And to women intending to run for office, Tlou encouraged them not to wait for the eleventh hour to show their interest and rather start in community mobilisation projects as early as possible so that the constituents can get to know them and their abilities prior to the election date.

Youthful Botswana National Front (BNF) leader and feminist, Resego Kgosidintsi blames women’s mentality towards one another which emanates from the fact that women have been socialised from a tender age that they cannot be leaders hence they find it difficult to vote for each other.

Kgosidintsi further states that, “Women do not have enough economic resources to stage effective campaigns. They are deemed as the natural care givers and would rather divert their funds towards raising children and building homes over buying campaign materials.”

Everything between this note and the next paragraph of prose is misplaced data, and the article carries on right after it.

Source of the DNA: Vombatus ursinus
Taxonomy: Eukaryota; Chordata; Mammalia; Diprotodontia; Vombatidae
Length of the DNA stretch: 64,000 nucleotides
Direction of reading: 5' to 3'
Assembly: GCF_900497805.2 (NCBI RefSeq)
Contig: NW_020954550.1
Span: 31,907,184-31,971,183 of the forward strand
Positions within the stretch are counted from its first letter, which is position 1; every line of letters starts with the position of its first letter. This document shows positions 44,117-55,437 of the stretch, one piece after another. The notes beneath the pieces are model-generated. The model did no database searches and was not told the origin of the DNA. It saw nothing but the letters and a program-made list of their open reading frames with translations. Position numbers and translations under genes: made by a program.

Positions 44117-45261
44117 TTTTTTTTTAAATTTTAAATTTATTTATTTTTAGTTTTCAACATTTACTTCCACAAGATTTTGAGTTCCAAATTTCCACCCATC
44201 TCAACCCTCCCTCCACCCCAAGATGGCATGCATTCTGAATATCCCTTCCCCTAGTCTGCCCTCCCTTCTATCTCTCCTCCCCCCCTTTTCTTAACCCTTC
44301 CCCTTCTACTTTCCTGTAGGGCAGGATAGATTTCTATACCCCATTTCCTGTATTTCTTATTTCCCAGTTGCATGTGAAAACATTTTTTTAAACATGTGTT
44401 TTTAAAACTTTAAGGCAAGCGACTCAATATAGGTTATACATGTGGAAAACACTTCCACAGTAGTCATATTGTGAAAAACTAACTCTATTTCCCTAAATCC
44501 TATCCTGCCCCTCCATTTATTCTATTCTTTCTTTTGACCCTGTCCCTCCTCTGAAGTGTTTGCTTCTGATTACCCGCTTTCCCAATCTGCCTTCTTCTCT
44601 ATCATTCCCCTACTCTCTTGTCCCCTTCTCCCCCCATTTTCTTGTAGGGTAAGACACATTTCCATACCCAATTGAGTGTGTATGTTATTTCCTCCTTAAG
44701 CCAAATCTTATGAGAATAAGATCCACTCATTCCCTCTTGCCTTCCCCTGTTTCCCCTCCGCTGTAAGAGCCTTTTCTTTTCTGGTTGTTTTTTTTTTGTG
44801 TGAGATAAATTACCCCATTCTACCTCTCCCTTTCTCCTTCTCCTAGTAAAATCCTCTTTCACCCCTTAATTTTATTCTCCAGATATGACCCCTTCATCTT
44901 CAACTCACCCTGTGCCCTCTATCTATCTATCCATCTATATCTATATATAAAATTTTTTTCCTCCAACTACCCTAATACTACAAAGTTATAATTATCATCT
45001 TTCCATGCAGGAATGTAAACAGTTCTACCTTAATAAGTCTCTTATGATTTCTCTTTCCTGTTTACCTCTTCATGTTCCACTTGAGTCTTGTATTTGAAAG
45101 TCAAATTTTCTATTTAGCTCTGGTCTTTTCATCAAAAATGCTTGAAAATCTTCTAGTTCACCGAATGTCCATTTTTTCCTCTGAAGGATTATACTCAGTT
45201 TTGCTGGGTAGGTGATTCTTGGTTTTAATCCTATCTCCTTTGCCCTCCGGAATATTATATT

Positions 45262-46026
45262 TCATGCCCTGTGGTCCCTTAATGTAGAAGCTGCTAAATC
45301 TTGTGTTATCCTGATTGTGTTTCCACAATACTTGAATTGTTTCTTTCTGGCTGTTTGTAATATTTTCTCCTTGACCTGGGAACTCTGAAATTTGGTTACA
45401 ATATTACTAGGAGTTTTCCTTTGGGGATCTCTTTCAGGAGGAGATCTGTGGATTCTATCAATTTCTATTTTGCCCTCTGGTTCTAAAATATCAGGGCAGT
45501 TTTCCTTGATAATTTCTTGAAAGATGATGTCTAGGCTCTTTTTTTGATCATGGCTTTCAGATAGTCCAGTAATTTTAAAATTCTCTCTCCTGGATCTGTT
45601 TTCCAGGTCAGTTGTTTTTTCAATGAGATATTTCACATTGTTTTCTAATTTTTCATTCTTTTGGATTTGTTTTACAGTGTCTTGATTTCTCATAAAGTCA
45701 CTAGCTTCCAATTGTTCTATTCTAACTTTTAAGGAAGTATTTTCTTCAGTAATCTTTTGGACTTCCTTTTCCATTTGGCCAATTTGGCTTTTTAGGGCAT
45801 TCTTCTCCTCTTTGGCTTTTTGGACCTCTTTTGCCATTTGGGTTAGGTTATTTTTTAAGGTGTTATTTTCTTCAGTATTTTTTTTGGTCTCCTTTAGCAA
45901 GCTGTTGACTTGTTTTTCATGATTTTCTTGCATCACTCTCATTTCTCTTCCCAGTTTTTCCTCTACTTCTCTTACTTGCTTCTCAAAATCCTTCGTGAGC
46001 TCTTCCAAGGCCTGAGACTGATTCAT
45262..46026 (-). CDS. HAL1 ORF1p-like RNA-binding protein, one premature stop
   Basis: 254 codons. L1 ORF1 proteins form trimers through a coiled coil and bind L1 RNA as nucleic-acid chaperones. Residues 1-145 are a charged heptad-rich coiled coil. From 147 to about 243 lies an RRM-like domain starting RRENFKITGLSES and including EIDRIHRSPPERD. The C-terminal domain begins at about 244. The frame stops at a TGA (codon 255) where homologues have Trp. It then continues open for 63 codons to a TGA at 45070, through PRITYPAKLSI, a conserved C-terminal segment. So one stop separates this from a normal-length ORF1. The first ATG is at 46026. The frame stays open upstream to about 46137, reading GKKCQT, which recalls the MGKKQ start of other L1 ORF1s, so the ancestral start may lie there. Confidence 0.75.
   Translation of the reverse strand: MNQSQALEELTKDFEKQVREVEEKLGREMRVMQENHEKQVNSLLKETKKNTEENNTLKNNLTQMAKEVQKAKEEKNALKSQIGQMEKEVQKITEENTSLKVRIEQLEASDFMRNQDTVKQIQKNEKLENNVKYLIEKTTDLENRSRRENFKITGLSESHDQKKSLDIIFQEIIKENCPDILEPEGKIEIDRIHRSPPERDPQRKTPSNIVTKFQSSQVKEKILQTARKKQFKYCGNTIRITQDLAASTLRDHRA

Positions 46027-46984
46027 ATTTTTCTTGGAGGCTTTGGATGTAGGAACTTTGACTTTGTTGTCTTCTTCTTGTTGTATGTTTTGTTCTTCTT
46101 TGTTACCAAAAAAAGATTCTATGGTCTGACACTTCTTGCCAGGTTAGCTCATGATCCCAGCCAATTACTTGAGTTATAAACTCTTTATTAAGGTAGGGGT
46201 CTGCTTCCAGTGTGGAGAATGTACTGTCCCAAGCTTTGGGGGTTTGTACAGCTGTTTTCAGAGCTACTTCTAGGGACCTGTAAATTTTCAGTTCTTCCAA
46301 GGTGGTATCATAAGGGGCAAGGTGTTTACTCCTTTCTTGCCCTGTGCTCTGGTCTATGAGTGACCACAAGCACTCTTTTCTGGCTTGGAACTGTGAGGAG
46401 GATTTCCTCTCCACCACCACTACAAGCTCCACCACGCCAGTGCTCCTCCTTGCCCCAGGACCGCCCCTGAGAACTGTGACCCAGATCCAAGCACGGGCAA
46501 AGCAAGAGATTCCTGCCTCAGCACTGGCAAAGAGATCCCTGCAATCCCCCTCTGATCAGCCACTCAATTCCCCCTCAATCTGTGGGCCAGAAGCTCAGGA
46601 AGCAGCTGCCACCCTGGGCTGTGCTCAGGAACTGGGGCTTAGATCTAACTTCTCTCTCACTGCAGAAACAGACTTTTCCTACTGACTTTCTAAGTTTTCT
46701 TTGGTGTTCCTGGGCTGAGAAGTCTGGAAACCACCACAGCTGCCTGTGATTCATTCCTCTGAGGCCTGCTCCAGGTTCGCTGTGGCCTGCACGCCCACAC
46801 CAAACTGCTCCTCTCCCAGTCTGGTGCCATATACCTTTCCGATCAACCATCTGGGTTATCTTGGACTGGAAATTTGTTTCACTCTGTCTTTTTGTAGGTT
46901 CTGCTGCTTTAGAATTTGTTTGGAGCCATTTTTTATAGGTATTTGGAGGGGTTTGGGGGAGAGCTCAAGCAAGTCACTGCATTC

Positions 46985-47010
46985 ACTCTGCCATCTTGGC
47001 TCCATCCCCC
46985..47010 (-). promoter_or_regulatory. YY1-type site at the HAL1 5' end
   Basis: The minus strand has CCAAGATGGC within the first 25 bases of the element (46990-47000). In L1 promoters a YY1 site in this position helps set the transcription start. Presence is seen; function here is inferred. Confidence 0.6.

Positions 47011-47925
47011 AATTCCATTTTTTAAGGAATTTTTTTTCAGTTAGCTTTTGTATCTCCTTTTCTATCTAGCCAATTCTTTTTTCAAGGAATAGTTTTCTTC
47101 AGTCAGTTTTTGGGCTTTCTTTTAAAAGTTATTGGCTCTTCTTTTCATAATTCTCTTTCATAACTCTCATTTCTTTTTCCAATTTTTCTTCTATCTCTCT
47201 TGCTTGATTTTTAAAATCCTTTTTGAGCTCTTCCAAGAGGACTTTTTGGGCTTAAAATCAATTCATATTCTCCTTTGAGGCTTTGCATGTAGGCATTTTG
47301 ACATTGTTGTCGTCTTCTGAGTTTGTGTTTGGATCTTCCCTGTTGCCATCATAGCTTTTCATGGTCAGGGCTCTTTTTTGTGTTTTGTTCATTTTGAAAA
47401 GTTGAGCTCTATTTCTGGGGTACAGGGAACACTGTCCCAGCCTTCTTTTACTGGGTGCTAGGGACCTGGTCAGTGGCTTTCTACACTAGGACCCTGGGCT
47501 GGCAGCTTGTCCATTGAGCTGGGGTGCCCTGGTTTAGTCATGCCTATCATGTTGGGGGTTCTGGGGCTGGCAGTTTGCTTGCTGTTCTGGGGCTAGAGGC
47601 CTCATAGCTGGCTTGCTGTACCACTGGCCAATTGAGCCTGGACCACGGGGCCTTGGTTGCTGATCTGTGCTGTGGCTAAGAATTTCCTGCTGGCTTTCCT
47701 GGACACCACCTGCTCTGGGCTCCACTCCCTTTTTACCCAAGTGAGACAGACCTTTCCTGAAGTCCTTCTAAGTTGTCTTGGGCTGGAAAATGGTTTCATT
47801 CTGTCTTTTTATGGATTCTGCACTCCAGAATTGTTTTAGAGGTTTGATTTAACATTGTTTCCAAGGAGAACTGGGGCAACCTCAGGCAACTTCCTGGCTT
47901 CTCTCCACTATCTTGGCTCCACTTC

Meanwhile, Vice President of the Alliance for Progressives (AP), Wynter Mmolotsi agrees that women’s participation in politics in Botswana remains a challenge. To address this Mmolotsi suggested that there should be constituencies reserved for women candidates only so that the outcome regardless of the party should deliver a woman Member of Parliament.

Mmolotsi further suggested that Botswana should ditch the First Past the Post system of election and opt for the proportional representation where contesting parties will dutifully list able women as their representatives in parliament.

On why women do not get elected, Mmolotsi explained that he had heard first hand from voters that they are reluctant to vote for women since they have limited access to them once they have won; unlike their male counterparts who have proven to be available night or day.

The pre-historic awarding of gender roles relegating women to be pregnant and barefoot at home and the man to be out there fending for the family has disadvantaged women in political and other professional careers.